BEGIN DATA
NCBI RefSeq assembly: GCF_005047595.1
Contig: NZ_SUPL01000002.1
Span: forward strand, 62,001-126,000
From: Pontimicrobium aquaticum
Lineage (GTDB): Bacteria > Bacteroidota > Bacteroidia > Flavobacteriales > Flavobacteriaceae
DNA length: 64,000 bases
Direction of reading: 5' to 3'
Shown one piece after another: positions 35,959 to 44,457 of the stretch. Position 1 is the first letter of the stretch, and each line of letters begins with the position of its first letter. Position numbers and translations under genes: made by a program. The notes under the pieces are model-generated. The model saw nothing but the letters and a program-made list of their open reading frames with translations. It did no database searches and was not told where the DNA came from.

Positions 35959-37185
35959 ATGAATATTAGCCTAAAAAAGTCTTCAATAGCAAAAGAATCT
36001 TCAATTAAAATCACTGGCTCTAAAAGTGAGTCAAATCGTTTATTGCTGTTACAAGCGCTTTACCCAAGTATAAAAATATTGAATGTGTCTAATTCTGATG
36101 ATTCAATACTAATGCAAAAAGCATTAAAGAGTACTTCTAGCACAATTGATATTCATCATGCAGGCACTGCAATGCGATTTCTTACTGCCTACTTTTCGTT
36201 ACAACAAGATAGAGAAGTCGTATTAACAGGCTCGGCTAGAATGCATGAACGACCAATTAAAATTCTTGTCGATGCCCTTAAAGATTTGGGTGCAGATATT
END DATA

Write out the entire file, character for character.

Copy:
NCBI RefSeq assembly: GCF_005047595.1
Contig: NZ_SUPL01000002.1
Span: forward strand, 62,001-126,000
From: Pontimicrobium aquaticum
Lineage (GTDB): Bacteria > Bacteroidota > Bacteroidia > Flavobacteriales > Flavobacteriaceae
DNA length: 64,000 bases
Direction of reading: 5' to 3'
Shown one piece after another: positions 35,959 to 44,457 of the stretch. Position 1 is the first letter of the stretch, and each line of letters begins with the position of its first letter. Position numbers and translations under genes: made by a program. The notes under the pieces are model-generated. The model saw nothing but the letters and a program-made list of their open reading frames with translations. It did no database searches and was not told where the DNA came from.

Positions 35959-37185
35959 ATGAATATTAGCCTAAAAAAGTCTTCAATAGCAAAAGAATCT
36001 TCAATTAAAATCACTGGCTCTAAAAGTGAGTCAAATCGTTTATTGCTGTTACAAGCGCTTTACCCAAGTATAAAAATATTGAATGTGTCTAATTCTGATG
36101 ATTCAATACTAATGCAAAAAGCATTAAAGAGTACTTCTAGCACAATTGATATTCATCATGCAGGCACTGCAATGCGATTTCTTACTGCCTACTTTTCGTT
36201 ACAACAAGATAGAGAAGTCGTATTAACAGGCTCGGCTAGAATGCATGAACGACCAATTAAAATTCTTGTCGATGCCCTTAAAGATTTGGGTGCAGATATT